Now, here’s my beef: you had the ball at the 20. You have guys like Evans, D-Jax, Cameron Brate and O.J. Howard on your team. This wasn’t a 50-yard Hail Mary. Why wouldn’t you take a shot in the end zone with those stud receivers/tight ends? I don’t understand that.
Let’s talk about Jameis Winston’s first start. He had four touchdowns, but he also threw two interceptions: an overthrown deep ball, and a pass that ricocheted off a defender in the end zone. You can’t have those kinds of plays.
Then there’s the kicking game, featuring a missed PAT by Chandler Catanzaro. That was huge, because when the Bucs cut the lead to 24-22 early in the fourth, they had to go for two to try to tie the game. They failed.
And now, let’s get to that so-called “defensive coordinator” with a last name of Smith. This was the fourth time already that his unit has allowed at least 30 points. And again, the opposition racked up over 400 yards of offense, with wide open receivers all over the field. And lest we forget that final 26 seconds of the first half when the Bucs had cut the lead to 21-13. Smith’s defense allowed the Falcons to easily get into field goal range to add three points before going to the locker room.
And Koetter refuses to fire him. Well, if this keeps up, Koetter will also be gone at the end of the season.
There is still time to right this ship. There are still eleven games remaining. But based on the unwillingness of Tampa Bay to make changes on the defensive side of the ball, this has the potential to get very ugly, very quickly. I hope I’m wrong.
They made too many mistakes.
When you turn the ball over four times and make other costly miscues – like committing a holding penalty on what would’ve been a punt return for a touchdown – you usually don’t win in the NFL. The Buccaneers dug themselves a big hole on Monday Night Football against Pittsburgh, and there wasn’t enough Fitzmagic left in the air at Ray-Jay to complete a miraculous comeback.
Ryan Fitzpatrick threw three interceptions, including one in the red zone and one from his end zone that ended up being a pick-six. He played much better in the second half, but it wasn’t enough. The Steelers gave the Bucs every opportunity to pull it out, but there was no miracle on this night.
Let’s look at the big picture here. After three games without Jameis Winston, the Bucs are 2-1. And they’ve done it with a backup quarterback, Mike Smith’s still-awful defense (especially the secondary) and no….and I mean no…running game whatsoever. I will gladly take a 2-1 record given those facts.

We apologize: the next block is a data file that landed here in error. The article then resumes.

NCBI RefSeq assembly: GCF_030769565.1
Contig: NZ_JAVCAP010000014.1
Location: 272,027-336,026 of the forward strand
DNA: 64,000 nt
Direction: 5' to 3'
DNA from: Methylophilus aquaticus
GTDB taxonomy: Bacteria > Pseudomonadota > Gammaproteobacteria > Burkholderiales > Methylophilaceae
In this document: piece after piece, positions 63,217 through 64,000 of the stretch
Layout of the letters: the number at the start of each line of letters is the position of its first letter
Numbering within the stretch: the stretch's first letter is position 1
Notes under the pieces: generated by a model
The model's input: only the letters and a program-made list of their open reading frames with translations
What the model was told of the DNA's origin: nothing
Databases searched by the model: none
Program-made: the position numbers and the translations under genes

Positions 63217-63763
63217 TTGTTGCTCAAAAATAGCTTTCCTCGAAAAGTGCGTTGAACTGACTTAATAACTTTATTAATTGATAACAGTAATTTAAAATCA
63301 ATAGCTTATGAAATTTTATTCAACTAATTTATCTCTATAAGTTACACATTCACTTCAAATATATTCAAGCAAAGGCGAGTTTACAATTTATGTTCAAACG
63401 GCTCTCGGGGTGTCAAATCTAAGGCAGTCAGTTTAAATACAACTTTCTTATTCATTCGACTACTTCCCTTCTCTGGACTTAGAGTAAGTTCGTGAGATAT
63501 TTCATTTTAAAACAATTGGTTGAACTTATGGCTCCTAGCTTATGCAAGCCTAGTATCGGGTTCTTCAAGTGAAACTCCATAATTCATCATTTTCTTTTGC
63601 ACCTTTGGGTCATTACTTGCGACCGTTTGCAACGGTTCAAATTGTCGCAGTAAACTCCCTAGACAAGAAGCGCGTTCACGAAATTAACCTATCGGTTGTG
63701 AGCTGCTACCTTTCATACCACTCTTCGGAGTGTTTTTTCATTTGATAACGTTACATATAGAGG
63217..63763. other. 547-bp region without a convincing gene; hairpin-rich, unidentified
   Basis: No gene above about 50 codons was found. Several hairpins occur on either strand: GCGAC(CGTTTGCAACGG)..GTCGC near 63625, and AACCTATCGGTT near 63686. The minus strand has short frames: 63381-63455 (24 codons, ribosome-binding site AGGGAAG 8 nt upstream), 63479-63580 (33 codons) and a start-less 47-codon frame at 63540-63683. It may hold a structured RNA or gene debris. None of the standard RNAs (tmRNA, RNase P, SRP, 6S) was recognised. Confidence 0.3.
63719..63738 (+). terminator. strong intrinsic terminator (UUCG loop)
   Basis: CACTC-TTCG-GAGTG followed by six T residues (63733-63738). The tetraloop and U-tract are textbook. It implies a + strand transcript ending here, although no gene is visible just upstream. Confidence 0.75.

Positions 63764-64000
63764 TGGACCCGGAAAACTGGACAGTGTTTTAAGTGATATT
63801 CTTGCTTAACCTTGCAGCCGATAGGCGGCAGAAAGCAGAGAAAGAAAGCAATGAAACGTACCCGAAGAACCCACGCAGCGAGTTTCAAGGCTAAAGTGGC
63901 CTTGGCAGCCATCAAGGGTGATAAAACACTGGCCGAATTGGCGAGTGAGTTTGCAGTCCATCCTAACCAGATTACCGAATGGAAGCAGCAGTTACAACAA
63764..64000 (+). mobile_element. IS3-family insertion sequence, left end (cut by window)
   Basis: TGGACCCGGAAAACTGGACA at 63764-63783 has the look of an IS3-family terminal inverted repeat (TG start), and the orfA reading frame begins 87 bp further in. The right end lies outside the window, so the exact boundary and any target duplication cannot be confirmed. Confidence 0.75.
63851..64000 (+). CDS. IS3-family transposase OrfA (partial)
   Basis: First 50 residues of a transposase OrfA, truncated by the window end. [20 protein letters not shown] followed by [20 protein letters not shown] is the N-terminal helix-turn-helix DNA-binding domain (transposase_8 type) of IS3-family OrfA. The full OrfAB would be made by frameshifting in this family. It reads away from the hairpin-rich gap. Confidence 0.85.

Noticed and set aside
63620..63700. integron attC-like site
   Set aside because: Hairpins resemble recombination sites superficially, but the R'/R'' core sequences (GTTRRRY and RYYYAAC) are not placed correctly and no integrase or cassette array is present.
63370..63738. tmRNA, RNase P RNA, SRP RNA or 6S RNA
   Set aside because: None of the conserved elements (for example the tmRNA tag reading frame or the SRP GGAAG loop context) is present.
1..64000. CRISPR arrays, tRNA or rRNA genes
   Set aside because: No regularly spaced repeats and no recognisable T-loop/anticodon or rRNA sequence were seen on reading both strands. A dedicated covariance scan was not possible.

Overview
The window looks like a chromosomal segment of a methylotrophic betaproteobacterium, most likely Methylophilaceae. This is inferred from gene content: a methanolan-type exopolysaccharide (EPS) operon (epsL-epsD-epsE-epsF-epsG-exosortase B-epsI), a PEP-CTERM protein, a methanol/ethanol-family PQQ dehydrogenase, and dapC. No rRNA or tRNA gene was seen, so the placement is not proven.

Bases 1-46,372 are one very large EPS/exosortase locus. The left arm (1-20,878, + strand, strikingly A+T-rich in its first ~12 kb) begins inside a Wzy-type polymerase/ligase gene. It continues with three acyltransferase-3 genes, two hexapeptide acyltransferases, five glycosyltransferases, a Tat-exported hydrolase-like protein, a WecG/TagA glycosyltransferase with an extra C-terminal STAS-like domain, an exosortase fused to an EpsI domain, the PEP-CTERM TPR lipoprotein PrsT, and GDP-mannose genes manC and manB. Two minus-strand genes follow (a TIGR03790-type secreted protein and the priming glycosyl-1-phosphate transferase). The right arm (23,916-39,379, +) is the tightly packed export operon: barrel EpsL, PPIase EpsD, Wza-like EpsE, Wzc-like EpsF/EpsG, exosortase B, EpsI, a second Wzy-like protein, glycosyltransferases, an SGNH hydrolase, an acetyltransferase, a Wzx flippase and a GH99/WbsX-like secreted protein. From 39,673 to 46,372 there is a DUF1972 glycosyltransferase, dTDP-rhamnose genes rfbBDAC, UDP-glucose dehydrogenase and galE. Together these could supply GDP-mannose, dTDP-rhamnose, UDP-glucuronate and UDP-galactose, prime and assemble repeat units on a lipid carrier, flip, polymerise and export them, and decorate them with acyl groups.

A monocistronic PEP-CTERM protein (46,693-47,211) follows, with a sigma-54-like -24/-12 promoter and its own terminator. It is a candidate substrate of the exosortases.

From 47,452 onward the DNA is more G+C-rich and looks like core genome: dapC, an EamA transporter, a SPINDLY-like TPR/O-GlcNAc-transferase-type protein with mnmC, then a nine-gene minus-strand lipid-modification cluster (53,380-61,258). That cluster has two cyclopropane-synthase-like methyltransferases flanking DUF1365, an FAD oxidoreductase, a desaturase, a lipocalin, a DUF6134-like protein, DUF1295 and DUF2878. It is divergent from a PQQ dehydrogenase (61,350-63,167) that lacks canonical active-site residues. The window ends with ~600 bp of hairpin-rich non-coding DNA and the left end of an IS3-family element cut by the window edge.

So now that Winston’s suspension is over, now what? Who gets the start at Soldier Field next Sunday? Will Koetter stick with Fitzpatrick for one more game, knowing the bye week follows? Or does he think Winston will be ready to go? That will be a very interesting decision the coach has to make.
Photo courtesy: Associated Press
One of the big questions coming into this season was: how would the Buccaneers start out with Jameis Winston suspended for the first three games?
Wow. Just wow.
Enter Mr. Fitzpatrick. He was unbelievable in Sunday’s 48-40 stunner over the Saints in the Superdome. How amazing was Fitz? He was 21-28 for 417 yards and four touchdowns. He also ran for a score. And, he made arguably the biggest play of the game by running for a first down late in the fourth quarter to help the Bucs run out the clock.
Remember last year how Winston couldn’t connect with DeSean Jackson on the deep ball? Fitzpatrick had no problem. The two connected for two long touchdowns. Fitz also hit Mike Evans for a deep score. We didn’t see much of that last year. Evans and Jackson combined for almost 300 receiving yards in this one.
It’s worth mentioning that offensive coordinator Todd Monken – who called the plays during the preseason – was calling the shots in the opener. Dear coach Koetter: please keep it this way.
This was not a perfect game by any means. Mike Smith’s defense is still a sieve, allowing 40 points to Drew Brees and company. The pass rush – even with all those off-season acquisitions – only had one sack. The secondary had its struggles. They did force two turnovers, including a fumble return for a TD, but Smith is lucky the offense bailed him out.
But this was all about “Fitz-Magic.” I said it before, and will say it again: what if the Bucs win 2 out of 3 without Winston? Well, they’ve got the first one.
Photo Courtesy: Associated Press
Training camp for the Buccaneers is underway. And so is Buccaneer Bri’s sixth year of writing this little blog about the team.
What should we be looking for as workouts begin? Well, Ryan Fitzpatrick is our starting quarterback for the first three games because Jameis Winston is suspended. The offensive and defensive lines have both been overhauled. Dirk Koetter is starting the year on the hot seat (and in my opinion, so should defensive coordinator Mike Smith.) And the team’s apparent new slogan is “wreak havoc.”
Expectations appear to be low. That makes sense, since Tampa Bay went 5-11 last year and the other three teams in the NFC South all made the playoffs.
One thing will not change: my passion for this team. Diehards stick with their team through good and bad. So will I. And I hope you will tag along for the ride that officially resumes September 9 in New Orleans.
Let’s prove the pundits wrong and shock the world.
Photo Courtesy: Tampa Bay Buccaneers